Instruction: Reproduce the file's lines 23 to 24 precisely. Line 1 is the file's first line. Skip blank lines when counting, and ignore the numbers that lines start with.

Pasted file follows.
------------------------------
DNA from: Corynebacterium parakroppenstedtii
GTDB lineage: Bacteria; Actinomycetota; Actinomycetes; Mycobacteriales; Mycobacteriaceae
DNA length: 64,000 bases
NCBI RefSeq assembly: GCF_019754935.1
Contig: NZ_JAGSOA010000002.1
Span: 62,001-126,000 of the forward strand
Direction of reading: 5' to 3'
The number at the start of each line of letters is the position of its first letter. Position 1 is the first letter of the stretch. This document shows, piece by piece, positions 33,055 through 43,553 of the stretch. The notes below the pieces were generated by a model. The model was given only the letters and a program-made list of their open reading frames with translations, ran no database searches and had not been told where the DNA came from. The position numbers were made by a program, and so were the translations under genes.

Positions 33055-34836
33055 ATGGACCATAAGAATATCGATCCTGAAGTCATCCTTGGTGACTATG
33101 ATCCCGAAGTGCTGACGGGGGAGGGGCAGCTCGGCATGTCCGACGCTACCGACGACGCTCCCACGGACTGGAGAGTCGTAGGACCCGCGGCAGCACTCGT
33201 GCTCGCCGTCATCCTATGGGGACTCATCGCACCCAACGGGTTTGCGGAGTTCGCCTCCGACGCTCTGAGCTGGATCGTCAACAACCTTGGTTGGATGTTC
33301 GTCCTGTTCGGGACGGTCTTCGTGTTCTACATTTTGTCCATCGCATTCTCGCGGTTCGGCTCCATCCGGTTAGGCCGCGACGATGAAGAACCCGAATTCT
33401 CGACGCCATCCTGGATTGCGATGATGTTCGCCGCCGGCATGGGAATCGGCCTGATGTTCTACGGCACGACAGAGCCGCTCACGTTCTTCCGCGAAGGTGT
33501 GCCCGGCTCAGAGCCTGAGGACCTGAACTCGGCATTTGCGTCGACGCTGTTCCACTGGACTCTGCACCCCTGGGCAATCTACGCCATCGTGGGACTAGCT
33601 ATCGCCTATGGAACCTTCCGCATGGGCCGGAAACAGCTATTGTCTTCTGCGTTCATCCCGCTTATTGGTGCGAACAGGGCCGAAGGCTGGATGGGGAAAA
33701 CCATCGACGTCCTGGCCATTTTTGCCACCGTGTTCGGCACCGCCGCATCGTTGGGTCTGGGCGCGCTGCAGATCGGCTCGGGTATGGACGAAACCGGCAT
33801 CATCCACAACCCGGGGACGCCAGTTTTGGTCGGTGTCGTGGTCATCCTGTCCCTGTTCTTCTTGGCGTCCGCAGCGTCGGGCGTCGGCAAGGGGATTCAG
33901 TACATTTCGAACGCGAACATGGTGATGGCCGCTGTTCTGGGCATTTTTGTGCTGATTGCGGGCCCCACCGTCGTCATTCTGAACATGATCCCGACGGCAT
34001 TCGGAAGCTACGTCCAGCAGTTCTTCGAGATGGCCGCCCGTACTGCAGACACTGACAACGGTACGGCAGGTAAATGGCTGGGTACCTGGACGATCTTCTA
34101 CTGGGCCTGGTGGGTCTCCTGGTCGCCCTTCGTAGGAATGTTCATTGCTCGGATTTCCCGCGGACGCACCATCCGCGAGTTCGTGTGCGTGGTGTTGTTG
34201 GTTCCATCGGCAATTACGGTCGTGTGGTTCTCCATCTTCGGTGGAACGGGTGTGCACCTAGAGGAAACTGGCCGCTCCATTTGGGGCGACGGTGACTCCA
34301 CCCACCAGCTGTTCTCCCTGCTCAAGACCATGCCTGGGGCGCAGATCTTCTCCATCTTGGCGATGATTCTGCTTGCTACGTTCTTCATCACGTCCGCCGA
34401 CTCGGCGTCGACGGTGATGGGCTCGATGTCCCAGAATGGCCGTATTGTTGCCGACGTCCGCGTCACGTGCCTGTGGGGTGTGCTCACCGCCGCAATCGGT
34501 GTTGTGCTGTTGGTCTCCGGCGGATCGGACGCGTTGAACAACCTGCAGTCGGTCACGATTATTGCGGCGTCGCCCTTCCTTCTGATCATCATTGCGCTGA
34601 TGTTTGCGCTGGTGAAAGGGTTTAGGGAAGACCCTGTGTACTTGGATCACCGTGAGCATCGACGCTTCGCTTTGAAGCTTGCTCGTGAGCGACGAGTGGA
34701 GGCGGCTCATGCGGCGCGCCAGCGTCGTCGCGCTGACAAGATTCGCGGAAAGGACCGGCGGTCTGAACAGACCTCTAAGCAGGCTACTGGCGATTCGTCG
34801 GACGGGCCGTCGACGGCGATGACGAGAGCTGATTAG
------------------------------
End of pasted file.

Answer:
34301 CCCACCAGCTGTTCTCCCTGCTCAAGACCATGCCTGGGGCGCAGATCTTCTCCATCTTGGCGATGATTCTGCTTGCTACGTTCTTCATCACGTCCGCCGA
34401 CTCGGCGTCGACGGTGATGGGCTCGATGTCCCAGAATGGCCGTATTGTTGCCGACGTCCGCGTCACGTGCCTGTGGGGTGTGCTCACCGCCGCAATCGGT